Commissioners balk at price of farm conservation

February 16, 2007|by MATTHEW UMSTEAD

MARTINSBURG, W.VA. - A $1.8 million price tag on a proposed conservation easement for 158 acres of southern Berkeley County farmland was unsettling to county commissioners on Thursday who ultimately delayed approving the protective agreement and four others submitted.

"My concern is getting the biggest bang for the buck," said Commissioner William L. "Bill" Stubblefield after he and Commissioners Steven C. Teufel and Ronald K. Collins adjourned their weekly meeting, which lasted more than six hours.

As proposed, the easement for acreage off Arden Nollville Road about two miles from Inwood, W.Va., along with another for 113.5 acres at a cost of $397,250 also in southern Berkeley County, would drain the amount of money projected to be available for farmland protection by end of the fiscal year, which ends June 30, executive director Lavonne Paden said.

Concerned about the available money for other easement applications apparently comprising 4,000 acres, the Commission asked legal counsel Norwood Bentley to clarify what authority they have regarding approval of an easement and whether they should ask the Arden Nollville Road landowner to reduce the asking price. They also asked Bentley to determine whether a cap could be put in place on the amount of compensation that could be offered to a land owner. The board has recommended the Commission adopt a cap that's less than $10,000 per acre.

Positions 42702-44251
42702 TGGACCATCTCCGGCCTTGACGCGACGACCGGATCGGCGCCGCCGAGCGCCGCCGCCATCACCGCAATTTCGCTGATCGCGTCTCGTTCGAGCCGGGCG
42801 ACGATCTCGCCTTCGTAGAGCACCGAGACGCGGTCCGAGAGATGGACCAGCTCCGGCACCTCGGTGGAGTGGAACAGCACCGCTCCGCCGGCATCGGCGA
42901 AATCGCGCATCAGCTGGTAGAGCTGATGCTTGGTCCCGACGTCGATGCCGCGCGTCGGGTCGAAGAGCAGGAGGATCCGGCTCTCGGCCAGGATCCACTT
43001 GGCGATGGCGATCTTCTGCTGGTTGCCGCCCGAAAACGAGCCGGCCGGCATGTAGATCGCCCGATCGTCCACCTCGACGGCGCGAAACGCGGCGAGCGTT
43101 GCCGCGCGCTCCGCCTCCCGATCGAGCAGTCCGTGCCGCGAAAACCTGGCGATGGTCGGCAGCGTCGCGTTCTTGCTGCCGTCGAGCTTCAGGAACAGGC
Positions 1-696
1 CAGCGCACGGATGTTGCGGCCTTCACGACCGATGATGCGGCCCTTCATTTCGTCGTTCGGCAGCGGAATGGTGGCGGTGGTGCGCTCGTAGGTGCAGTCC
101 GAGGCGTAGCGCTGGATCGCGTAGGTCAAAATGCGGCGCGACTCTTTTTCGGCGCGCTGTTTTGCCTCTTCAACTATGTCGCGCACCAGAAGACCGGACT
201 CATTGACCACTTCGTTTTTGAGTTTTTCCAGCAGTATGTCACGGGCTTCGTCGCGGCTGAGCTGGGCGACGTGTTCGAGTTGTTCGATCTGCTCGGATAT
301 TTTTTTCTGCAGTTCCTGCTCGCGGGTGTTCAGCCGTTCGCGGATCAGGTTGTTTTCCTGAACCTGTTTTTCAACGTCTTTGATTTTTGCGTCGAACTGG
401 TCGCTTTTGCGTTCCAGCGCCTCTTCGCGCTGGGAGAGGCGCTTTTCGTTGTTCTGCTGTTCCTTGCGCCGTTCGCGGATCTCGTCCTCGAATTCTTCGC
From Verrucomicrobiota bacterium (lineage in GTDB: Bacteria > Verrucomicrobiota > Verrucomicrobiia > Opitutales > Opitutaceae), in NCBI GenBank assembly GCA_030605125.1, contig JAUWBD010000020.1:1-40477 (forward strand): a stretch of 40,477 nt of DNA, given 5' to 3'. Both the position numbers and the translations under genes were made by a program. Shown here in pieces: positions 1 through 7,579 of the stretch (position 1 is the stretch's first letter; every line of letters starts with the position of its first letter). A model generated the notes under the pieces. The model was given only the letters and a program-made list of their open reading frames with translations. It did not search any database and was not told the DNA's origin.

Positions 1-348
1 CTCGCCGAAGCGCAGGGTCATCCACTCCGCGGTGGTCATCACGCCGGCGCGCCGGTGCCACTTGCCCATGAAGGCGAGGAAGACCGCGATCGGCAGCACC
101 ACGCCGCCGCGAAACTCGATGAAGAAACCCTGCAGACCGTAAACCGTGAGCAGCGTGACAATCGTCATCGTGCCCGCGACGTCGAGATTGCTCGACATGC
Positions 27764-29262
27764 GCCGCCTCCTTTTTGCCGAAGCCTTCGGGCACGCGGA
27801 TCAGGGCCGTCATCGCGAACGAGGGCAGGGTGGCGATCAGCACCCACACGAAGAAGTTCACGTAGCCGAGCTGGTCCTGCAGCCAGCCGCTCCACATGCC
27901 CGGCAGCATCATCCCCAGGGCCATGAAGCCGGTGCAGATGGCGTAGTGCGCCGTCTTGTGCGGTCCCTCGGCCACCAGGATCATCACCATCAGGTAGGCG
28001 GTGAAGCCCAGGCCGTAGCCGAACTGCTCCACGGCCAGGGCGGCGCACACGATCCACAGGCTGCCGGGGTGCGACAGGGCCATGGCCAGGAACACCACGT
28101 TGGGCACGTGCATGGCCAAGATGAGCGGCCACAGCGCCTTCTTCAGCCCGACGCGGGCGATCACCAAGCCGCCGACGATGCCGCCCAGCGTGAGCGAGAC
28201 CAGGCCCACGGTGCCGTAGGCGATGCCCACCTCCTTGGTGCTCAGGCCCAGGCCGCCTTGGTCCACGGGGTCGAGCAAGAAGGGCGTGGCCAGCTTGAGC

"My first inclination is we don't have the authority to put a cap on," Bentley said.

Former Farmland Protection Board president Jim Moore told commissioners that he doubted they had the legal authority to deny the applications based on price. Applications are selected through a ranking system based on criteria that are "about as neutral as you can get," Moore said.

"They don't pick and choose who gets money," Moore said.

The other three proposed easements Paden presented on Thursday are donations, meaning the owners did not ask to be compensated for development rights on a combined 195 acres, she said.

Funds for easements are typically generated by a tax applied to real estate transfers in Berkeley County and federal funding, which Paden said has been reduced and now is distributed among 16 county programs across West Virginia.

"The Eastern Panhandle used to be the only game in town," Paden said of the growing farmland protection program after the meeting.

If all of the easements are approved, the amount of acreage protected from development in Berkeley County will be about 2,268 acres, Paden said.

Echoing Stubblefield's concerns, Teufel also noted the stark difference - about 10,000 - in per-acre cost between the applicants asking for compensation.

Paden responded that the difference only reflected the landowner's decision to not seek more money and later noted the property owner who asked for less was "preservation-minded."

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